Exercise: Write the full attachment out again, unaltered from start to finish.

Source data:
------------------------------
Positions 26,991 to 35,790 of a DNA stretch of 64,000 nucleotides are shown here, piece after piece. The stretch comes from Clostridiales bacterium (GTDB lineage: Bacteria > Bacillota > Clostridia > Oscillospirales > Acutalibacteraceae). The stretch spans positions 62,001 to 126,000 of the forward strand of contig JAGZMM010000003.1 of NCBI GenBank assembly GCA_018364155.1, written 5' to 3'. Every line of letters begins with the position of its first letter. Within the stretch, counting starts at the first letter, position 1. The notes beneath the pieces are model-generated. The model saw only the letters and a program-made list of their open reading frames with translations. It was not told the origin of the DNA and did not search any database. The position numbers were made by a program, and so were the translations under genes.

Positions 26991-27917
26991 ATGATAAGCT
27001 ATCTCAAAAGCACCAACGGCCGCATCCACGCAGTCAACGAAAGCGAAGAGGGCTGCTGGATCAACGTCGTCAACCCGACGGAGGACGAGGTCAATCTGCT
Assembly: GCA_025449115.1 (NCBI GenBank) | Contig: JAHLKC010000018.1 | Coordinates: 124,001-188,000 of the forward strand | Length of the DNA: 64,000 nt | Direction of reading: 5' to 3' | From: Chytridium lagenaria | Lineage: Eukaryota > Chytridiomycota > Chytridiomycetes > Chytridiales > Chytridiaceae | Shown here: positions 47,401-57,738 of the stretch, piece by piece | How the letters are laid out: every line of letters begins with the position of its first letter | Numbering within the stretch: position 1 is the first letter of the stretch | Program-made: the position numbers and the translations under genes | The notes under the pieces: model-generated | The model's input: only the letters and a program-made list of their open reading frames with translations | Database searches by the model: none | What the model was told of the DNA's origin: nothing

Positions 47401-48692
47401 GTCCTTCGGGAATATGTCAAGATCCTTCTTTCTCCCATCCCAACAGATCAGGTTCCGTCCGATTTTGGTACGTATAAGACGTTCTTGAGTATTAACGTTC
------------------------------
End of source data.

Positions 26,991 to 35,790 of a DNA stretch of 64,000 nucleotides are shown here, piece after piece. The stretch comes from Clostridiales bacterium (GTDB lineage: Bacteria > Bacillota > Clostridia > Oscillospirales > Acutalibacteraceae). The stretch spans positions 62,001 to 126,000 of the forward strand of contig JAGZMM010000003.1 of NCBI GenBank assembly GCA_018364155.1, written 5' to 3'. Every line of letters begins with the position of its first letter. Within the stretch, counting starts at the first letter, position 1. The notes beneath the pieces are model-generated. The model saw only the letters and a program-made list of their open reading frames with translations. It was not told the origin of the DNA and did not search any database. The position numbers were made by a program, and so were the translations under genes.

Positions 26991-27917
26991 ATGATAAGCT
27001 ATCTCAAAAGCACCAACGGCCGCATCCACGCAGTCAACGAAAGCGAAGAGGGCTGCTGGATCAACGTCGTCAACCCGACGGAGGACGAGGTCAATCTGCT
Assembly: GCA_025449115.1 (NCBI GenBank) | Contig: JAHLKC010000018.1 | Coordinates: 124,001-188,000 of the forward strand | Length of the DNA: 64,000 nt | Direction of reading: 5' to 3' | From: Chytridium lagenaria | Lineage: Eukaryota > Chytridiomycota > Chytridiomycetes > Chytridiales > Chytridiaceae | Shown here: positions 47,401-57,738 of the stretch, piece by piece | How the letters are laid out: every line of letters begins with the position of its first letter | Numbering within the stretch: position 1 is the first letter of the stretch | Program-made: the position numbers and the translations under genes | The notes under the pieces: model-generated | The model's input: only the letters and a program-made list of their open reading frames with translations | Database searches by the model: none | What the model was told of the DNA's origin: nothing

Positions 47401-48692
47401 GTCCTTCGGGAATATGTCAAGATCCTTCTTTCTCCCATCCCAACAGATCAGGTTCCGTCCGATTTTGGTACGTATAAGACGTTCTTGAGTATTAACGTTC